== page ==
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Sweet plum tomatoes, fresh broad beans, and red onion pack this slow roasted tomato pasta with plenty of nutrients.
Slow roasting tomatoes is a brilliant way to get the very best flavour out of them. Fresh tomatoes contain a lot of water, but when you roast them they dry out. As this happens, the flavour becomes more concentrated: sweet and more tomatoey than ever. It's a great trick that works with slightly overripe tomatoes that you maybe wouldn't want to add to a salad, or imported winter tomatoes, which are less flavourful to start with. Tomatoes are one of the few vegetables that actually get healthier when you cook them - the longer, the better. It increases their levels of lycopene, an antioxidant that helps prevent cancers. At just 421 calories per serving, this dish is one of our favourite healthy pasta recipes (opens in new tab).
- 250g (8oz) baby plum tomatoes, halved
- A few thyme or rosemary sprigs
- 2 small red onions, peeled and finely sliced
- 2 cloves garlic, peeled and sliced
- 4 tbsp olive oil
- Salt and ground black pepper
- 250g (8oz) fresh broad beans
- 300g (10oz) spaghetti
- Basil leaves, optional
- Set the oven to 150°C/300°F/Gas Mark 2. Put the tomatoes, cut-side up on a baking sheet, lined with Bakewell paper. Scatter with thyme or rosemary sprigs. Add the onion slices and garlic, alongside, on the paper. Drizzle oil over the tomatoes and onion, season and roast for 30 mins until softened.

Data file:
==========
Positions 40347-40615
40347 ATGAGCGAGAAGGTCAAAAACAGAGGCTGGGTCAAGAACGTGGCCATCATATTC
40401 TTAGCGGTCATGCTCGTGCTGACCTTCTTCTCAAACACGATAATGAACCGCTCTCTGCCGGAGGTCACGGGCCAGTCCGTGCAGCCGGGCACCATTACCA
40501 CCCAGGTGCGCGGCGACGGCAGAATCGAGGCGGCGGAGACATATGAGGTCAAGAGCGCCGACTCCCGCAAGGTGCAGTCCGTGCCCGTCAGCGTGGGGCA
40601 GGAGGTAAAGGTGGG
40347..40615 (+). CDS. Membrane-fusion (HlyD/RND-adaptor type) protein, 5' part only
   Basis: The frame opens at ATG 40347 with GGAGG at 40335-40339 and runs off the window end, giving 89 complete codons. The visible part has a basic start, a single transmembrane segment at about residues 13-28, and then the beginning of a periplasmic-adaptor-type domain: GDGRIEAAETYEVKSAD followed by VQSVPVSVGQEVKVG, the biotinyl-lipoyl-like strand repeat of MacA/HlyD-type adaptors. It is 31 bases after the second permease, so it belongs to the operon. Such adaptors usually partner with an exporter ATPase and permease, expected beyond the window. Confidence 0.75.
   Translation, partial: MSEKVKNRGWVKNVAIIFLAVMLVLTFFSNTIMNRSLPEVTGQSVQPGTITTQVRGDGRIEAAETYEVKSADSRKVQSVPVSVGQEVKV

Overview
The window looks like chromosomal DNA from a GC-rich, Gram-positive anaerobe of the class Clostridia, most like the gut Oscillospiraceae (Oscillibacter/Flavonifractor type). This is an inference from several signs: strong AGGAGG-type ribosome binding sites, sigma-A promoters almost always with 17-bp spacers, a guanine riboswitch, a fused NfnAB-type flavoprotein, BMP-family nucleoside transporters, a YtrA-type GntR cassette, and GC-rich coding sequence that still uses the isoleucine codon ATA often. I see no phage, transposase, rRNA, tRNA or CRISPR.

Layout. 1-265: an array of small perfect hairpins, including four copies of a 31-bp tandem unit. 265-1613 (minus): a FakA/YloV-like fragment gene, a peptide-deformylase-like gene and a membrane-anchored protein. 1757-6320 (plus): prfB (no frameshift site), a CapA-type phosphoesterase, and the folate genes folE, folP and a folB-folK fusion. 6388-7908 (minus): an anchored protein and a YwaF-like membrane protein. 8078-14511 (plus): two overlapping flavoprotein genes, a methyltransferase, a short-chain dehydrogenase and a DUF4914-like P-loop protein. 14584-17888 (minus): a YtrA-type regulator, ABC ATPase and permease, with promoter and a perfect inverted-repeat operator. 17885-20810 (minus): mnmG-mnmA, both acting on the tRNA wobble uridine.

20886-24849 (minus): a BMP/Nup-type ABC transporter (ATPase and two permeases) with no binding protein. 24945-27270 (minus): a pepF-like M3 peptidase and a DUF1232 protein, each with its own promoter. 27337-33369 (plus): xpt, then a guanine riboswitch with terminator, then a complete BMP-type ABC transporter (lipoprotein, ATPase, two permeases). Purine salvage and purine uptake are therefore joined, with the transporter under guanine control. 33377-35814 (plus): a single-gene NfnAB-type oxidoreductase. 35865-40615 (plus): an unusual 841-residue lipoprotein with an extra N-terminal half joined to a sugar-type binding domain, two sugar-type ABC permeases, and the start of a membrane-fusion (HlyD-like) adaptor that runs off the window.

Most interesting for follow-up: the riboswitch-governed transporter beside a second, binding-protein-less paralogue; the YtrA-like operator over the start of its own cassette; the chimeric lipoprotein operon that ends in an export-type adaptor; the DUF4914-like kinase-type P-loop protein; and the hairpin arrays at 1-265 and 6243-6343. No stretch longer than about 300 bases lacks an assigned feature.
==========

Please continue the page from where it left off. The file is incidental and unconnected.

- Add the beans to a pan of boiling water and cook for a couple of mins. Take out with a draining spoon and rinse under cold water.
- Bring the water back to the boil, add salt and cook the pasta according to pack instructions. While it’s cooking, pop the beans out of their skins into a colander, and drain the pasta through the colander to warm the beans.
- Put the pasta back in the pan. Stir in the onion and tomatoes, discarding the herb sprigs. Divide between 4 warm bowls and drizzle with more oil and add basil leaves, if you like.
Top tip for making slow roast tomato and bean pasta
If you don’t have any fresh thyme or rosemary, you could use dried herbs instead.
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